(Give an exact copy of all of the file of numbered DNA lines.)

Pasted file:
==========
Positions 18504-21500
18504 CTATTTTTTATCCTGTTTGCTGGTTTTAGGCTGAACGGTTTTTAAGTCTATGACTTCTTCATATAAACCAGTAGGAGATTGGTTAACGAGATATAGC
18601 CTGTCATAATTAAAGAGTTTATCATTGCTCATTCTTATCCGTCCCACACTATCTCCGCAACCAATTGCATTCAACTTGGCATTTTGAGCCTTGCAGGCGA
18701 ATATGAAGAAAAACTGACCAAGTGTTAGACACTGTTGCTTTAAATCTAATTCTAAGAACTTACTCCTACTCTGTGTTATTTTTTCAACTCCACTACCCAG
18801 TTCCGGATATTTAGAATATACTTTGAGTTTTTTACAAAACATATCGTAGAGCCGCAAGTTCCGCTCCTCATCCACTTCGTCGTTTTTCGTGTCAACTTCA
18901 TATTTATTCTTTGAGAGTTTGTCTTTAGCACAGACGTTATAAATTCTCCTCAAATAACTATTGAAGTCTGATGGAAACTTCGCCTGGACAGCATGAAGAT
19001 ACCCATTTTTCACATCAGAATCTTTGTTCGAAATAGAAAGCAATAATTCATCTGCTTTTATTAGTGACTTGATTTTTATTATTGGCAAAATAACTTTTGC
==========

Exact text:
Positions 18504-21500
18504 CTATTTTTTATCCTGTTTGCTGGTTTTAGGCTGAACGGTTTTTAAGTCTATGACTTCTTCATATAAACCAGTAGGAGATTGGTTAACGAGATATAGC
18601 CTGTCATAATTAAAGAGTTTATCATTGCTCATTCTTATCCGTCCCACACTATCTCCGCAACCAATTGCATTCAACTTGGCATTTTGAGCCTTGCAGGCGA
18701 ATATGAAGAAAAACTGACCAAGTGTTAGACACTGTTGCTTTAAATCTAATTCTAAGAACTTACTCCTACTCTGTGTTATTTTTTCAACTCCACTACCCAG
18801 TTCCGGATATTTAGAATATACTTTGAGTTTTTTACAAAACATATCGTAGAGCCGCAAGTTCCGCTCCTCATCCACTTCGTCGTTTTTCGTGTCAACTTCA
18901 TATTTATTCTTTGAGAGTTTGTCTTTAGCACAGACGTTATAAATTCTCCTCAAATAACTATTGAAGTCTGATGGAAACTTCGCCTGGACAGCATGAAGAT
19001 ACCCATTTTTCACATCAGAATCTTTGTTCGAAATAGAAAGCAATAATTCATCTGCTTTTATTAGTGACTTGATTTTTATTATTGGCAAAATAACTTTTGC